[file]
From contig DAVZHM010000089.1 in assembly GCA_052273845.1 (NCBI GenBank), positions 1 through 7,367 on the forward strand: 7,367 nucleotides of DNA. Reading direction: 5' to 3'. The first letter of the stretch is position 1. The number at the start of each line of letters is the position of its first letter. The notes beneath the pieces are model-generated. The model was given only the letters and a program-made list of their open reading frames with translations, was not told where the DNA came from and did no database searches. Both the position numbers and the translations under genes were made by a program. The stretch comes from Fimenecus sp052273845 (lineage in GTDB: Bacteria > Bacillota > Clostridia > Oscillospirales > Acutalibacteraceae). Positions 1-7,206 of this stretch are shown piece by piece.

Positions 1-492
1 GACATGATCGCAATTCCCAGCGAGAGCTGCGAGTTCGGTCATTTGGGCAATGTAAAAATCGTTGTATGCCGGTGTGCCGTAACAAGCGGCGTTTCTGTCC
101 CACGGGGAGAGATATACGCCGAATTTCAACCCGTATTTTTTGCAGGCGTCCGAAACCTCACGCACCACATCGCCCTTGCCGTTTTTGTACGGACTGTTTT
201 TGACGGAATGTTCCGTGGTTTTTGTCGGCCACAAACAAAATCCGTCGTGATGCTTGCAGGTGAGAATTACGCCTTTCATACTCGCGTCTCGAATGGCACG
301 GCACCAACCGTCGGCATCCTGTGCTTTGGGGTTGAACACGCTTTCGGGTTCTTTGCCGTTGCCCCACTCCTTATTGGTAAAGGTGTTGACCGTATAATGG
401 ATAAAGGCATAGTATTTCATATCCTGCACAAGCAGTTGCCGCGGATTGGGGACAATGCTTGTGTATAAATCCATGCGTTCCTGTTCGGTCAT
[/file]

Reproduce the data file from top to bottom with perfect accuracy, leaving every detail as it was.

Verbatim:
From contig DAVZHM010000089.1 in assembly GCA_052273845.1 (NCBI GenBank), positions 1 through 7,367 on the forward strand: 7,367 nucleotides of DNA. Reading direction: 5' to 3'. The first letter of the stretch is position 1. The number at the start of each line of letters is the position of its first letter. The notes beneath the pieces are model-generated. The model was given only the letters and a program-made list of their open reading frames with translations, was not told where the DNA came from and did no database searches. Both the position numbers and the translations under genes were made by a program. The stretch comes from Fimenecus sp052273845 (lineage in GTDB: Bacteria > Bacillota > Clostridia > Oscillospirales > Acutalibacteraceae). Positions 1-7,206 of this stretch are shown piece by piece.

Positions 1-492
1 GACATGATCGCAATTCCCAGCGAGAGCTGCGAGTTCGGTCATTTGGGCAATGTAAAAATCGTTGTATGCCGGTGTGCCGTAACAAGCGGCGTTTCTGTCC
101 CACGGGGAGAGATATACGCCGAATTTCAACCCGTATTTTTTGCAGGCGTCCGAAACCTCACGCACCACATCGCCCTTGCCGTTTTTGTACGGACTGTTTT
201 TGACGGAATGTTCCGTGGTTTTTGTCGGCCACAAACAAAATCCGTCGTGATGCTTGCAGGTGAGAATTACGCCTTTCATACTCGCGTCTCGAATGGCACG
301 GCACCAACCGTCGGCATCCTGTGCTTTGGGGTTGAACACGCTTTCGGGTTCTTTGCCGTTGCCCCACTCCTTATTGGTAAAGGTGTTGACCGTATAATGG
401 ATAAAGGCATAGTATTTCATATCCTGCACAAGCAGTTGCCGCGGATTGGGGACAATGCTTGTGTATAAATCCATGCGTTCCTGTTCGGTCAT